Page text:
Written by Aaron Hall | Last Updated December 4th, 2019Aaron N. Hall is a Content Management Specialist for Best Company and specializes in the home security and medical alert system industries. He would tell you that he’s probably taking pictures, writing music, or working on his next novel while out of the office, but he’s actually just watching Parks and Rec.
Home security systems have been around for decades, but home automation has begun to be more commonplace with the introduction of smartphones. With the exception of a few companies, home automation features don't come standard with most home security systems. So with the extra money you'll be paying out of pocket every month, are the extra features really worth it? Allow us to explain what home automation is, what to expect, and if it's really worth it.
What is home automation?
Before we talk about home automation, we need to lay the foundation for understanding home security systems. If you've already signed a contract for a professionally-monitored home security system, you're paying a monthly fee for features like door and window sensors. Once mounted, these door and window sensors communicate to a central station in your home. From this base station, you can arm or disarm your system. When your system is armed and a door or window opens, the corresponding sensor will send a signal to the base station, triggering an alarm and notifying authorities. Systems can cost as little as $19.99/month and will have basic features like door and window sensors, and may include extras like window stickers and a yard sign. Sometimes, these are enough to deter crooks.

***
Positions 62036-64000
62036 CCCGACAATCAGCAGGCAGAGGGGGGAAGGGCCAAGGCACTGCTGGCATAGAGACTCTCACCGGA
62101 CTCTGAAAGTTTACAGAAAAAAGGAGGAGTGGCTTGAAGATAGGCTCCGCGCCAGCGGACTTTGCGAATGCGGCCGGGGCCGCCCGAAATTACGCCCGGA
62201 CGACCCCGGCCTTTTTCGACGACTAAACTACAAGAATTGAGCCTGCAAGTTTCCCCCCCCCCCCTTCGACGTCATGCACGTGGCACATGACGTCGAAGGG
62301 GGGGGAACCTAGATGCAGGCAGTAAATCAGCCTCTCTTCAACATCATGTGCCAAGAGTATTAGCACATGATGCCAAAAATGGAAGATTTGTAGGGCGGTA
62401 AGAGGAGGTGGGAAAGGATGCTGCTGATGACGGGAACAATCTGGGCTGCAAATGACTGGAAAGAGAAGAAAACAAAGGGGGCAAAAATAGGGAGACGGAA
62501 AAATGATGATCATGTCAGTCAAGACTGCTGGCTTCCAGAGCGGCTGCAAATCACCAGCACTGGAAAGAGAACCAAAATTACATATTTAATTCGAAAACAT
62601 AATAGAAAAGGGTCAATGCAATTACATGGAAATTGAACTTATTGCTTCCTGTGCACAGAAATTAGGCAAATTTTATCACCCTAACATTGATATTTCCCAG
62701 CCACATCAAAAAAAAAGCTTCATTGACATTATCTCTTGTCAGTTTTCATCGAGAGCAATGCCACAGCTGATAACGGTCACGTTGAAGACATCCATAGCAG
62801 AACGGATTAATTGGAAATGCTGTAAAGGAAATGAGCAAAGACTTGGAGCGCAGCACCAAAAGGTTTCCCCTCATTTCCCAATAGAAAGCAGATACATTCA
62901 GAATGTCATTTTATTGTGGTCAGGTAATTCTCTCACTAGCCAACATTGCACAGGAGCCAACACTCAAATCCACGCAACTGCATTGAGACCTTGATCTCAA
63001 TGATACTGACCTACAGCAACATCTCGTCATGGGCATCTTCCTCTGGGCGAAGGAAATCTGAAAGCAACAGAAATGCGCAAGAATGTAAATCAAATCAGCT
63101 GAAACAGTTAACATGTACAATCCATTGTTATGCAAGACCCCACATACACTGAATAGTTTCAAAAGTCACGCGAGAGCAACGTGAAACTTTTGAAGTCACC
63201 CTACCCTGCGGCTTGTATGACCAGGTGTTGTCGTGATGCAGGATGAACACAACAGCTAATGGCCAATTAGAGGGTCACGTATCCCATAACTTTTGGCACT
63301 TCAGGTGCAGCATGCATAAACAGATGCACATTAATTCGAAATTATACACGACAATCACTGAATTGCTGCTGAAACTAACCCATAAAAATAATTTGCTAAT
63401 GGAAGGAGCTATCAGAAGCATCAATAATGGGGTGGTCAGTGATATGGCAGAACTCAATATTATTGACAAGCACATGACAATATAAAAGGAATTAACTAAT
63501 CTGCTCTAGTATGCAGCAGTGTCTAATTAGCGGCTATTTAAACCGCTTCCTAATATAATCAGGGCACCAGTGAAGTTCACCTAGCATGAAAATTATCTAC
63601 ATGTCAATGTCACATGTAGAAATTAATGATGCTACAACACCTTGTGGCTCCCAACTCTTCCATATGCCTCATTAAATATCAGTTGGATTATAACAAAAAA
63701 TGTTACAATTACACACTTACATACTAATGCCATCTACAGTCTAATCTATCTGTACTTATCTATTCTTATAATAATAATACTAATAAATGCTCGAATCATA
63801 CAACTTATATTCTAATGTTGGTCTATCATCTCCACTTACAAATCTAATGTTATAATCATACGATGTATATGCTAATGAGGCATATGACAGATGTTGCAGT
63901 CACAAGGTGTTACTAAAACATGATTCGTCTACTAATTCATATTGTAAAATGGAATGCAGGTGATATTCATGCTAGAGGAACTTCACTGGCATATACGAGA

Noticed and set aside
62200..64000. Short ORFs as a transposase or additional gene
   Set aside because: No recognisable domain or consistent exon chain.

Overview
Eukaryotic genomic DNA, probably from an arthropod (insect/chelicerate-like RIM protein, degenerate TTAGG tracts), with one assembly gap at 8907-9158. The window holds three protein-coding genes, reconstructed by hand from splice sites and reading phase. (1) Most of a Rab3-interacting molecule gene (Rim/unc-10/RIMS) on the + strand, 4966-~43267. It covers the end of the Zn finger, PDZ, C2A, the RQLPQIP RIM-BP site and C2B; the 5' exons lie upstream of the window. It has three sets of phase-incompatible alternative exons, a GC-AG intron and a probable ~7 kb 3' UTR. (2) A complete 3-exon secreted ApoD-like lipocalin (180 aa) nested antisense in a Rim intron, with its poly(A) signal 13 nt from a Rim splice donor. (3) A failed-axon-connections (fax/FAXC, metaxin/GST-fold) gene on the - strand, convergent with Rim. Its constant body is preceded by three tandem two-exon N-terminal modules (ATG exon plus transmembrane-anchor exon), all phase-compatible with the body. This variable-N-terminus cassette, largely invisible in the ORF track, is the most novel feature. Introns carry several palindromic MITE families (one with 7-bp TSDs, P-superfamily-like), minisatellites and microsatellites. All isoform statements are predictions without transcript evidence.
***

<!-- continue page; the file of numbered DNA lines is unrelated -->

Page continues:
While it's nice to have a home that's professionally monitored against burglars, carbon monoxide, and fires, what if you want something that's on the cutting edge of technology? The home of the future probably sounds pretty appealing. This is essentially what home automation is, and luckily, home automation features are more approachable than you think. More and more companies are adopting home automation through tools like smartphones and voice-controlled devices such as the Amazon Echo or Google Home. When you pair your system with one of these tools, it's almost like your home has a built-in super computer.
Typically, your home automation system will function off an app that can be installed to your Android, iOS, or Windows device. This way, you can manage all sorts of home features from your phone or tablet even if you're halfway across the world. All you need is internet access. Here are some of the more common features for home automation:
- Locks — Doors with specially-equipped locks can communicate wirelessly with your smartphone. Lock your doors after you pull in to work if you forgot before you left the house.
- Thermostat — Adjust your home's temperature from your phone. Sometimes, you can set it to a particular schedule.
- Lights — Turn lights on and off through your phone. Like the thermostat, this can sometimes be automated. This is particularly useful if you're on vacation and you want your house to look lived in.